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DRC's 'lucky' city that fortune forgot

31 March 2015, 11:03

Baraka - The Democratic Republic of Congo city of Baraka - which means "lucky" in Swahili - ought to have been a paradise.

"The hope generated by independence was short-lived," sighed 65-year-old former traditional chief Theodore Fikiri, sitting in front of his humble home in the city in the country's volatile east. "After that there was nothing but war."

Fikiri was just 15 when Congo gained freedom from Belgium on 30 June, 1960, fuelling great hope across the sprawling, mineral-rich nation.

But decades later there is little to celebrate in Baraka, the main city of the Fizi region in South Kivu province, wracked by unrest, fighting, acute poverty and joblessness.

"There is no work but there are graduates," Omari said, and many youths with high school degrees.

A lush green city located on a slope that gently descends towards the sparkling waters of Lake Tanganyika, Baraka is home to 90 000 people.

Yet it has no tarred roads, no electricity and no running water. Jobless youths wander aimlessly on the streets, which overflow with uncollected waste.

Hostile region

The Fizi region has been traditionally hostile to the government in Kinshasa, about 1 600km to the west.

In the 1960s, the region served as a launching pad for a rebellion spearheaded by Laurent Kabila, the father of the current president Joseph Kabila.

Kabila senior was finally able to topple the country's long-serving and corrupt dictator Mobutu Sese Seko in 1997 and seize power. He was shot dead by a bodyguard in 2001 and succeeded by his son.

During the second Congo war that raged from 1998 to 2003, the area - like other parts of the east - came under the control of the Rally for Congolese Democracy militia, which was backed by neighbouring Rwanda.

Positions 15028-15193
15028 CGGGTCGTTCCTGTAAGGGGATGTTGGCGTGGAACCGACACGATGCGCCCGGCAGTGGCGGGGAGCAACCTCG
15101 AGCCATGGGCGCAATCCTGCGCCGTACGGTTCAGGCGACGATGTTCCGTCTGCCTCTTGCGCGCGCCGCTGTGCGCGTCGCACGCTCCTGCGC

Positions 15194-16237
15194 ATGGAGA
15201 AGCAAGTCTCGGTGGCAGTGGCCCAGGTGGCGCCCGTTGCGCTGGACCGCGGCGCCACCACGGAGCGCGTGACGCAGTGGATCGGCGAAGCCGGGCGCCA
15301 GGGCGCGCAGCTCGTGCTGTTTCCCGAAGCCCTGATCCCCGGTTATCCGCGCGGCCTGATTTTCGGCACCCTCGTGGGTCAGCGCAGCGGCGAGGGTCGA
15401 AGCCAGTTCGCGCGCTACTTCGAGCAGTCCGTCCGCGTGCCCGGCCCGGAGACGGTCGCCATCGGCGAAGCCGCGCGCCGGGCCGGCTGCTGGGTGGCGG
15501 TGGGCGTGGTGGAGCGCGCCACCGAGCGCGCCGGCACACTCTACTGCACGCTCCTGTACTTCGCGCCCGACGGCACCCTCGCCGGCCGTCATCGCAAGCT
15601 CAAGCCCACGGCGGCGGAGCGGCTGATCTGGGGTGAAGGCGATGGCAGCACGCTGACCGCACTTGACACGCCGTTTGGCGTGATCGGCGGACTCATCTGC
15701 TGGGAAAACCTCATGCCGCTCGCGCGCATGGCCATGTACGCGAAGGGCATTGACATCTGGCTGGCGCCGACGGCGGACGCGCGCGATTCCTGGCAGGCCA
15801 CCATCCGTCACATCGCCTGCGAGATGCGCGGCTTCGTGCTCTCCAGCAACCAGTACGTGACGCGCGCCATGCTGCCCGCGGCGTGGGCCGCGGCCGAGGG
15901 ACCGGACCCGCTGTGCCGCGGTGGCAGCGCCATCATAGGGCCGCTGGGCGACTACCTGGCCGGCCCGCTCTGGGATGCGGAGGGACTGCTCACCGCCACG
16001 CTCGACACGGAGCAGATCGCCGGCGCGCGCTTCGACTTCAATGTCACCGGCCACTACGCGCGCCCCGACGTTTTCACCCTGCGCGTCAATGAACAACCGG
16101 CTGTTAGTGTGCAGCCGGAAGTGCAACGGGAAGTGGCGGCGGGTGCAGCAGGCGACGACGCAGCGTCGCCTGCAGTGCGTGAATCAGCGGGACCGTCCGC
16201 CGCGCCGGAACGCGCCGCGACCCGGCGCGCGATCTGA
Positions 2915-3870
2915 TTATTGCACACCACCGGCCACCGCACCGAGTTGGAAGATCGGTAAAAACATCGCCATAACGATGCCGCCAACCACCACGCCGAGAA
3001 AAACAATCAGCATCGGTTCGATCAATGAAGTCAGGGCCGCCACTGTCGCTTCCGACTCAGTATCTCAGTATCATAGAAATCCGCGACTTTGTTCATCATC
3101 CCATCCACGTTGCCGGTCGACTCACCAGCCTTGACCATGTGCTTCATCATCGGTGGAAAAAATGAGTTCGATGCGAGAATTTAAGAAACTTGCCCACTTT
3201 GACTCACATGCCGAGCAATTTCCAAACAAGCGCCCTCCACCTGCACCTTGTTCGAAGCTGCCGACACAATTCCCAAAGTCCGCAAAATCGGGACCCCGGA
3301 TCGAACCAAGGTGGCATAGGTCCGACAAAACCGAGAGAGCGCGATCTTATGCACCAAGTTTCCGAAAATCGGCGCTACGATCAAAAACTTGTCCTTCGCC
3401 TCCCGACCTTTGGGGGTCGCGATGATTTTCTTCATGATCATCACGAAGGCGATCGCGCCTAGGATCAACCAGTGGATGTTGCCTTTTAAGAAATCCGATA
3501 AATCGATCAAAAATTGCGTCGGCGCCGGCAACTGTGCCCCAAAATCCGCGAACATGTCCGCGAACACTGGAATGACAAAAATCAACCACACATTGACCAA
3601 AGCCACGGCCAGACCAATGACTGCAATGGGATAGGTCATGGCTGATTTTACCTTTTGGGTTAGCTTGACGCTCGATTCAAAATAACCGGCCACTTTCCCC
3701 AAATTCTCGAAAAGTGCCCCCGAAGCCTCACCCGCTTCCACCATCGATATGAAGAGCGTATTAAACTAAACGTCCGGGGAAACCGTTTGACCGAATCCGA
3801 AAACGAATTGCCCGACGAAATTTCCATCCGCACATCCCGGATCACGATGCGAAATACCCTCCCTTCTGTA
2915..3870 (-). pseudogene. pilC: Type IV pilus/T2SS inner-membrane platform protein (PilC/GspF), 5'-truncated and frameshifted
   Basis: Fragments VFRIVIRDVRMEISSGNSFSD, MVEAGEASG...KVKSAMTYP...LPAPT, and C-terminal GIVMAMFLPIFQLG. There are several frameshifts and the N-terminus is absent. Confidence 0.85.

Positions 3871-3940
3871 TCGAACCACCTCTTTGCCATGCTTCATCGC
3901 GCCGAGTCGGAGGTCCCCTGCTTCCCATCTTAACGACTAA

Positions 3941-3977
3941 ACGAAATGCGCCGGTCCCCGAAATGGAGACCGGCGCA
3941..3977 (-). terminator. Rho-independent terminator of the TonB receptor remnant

And since 2007, the Fizi region has seen further unrest due to the emergence of the Mai-Mai Yakutumba, a self-defence militia of the Bembe, the dominant ethnic group locally.

The bleak outlook for youths has led many to join Mai-Mai chief William Amuri Yakutumba, who is engaged in battles with Congolese army forces farther down south.

'Fed up with war'

"Many youths have left to join him," a local journalist said, speaking on condition of anonymity.

"Several others dream of going abroad," he added.

The Mai-Mai chief, the self-proclaimed "General" Yakutumba, told AFP by telephone that he was fighting President "Kabila for democracy and national sovereignty".

He said he wants thousands of his fighters to be integrated into the Congolese army and wants a purge of its senior officers, who he claims are "Rwandan".

The demand exposes Yakutumba's complaint that it was mainly Congolese Tutsi militias and rebels who were taken into the fold of the army until 2011.

Many Bembe also allege that these men are not Congolese.

"There are many Rwandan soldiers here who spend their time troubling locals," a local man said, speaking on condition of anonymity.

But Yakutumba's men are no angels either.

"When the Mai-Mai were here, in 2013, they really hassled the people," said Biera Mbala Bushiri, a local chief at Sebele, 25 kilometres south of Baraka, using a Congolese euphemism for extortion.

"People are fed up with war," said Dalton M'Undabatu Kasukulu, an agriculture inspector in Fizi.

But peace is easier said than done.

"In a country where many groups of people have arms and where nothing is being done to disarm them, we don't see how we can demand that the Yakutumba lay down their arms; in my opinion this is not the moment," said a man in his forties.



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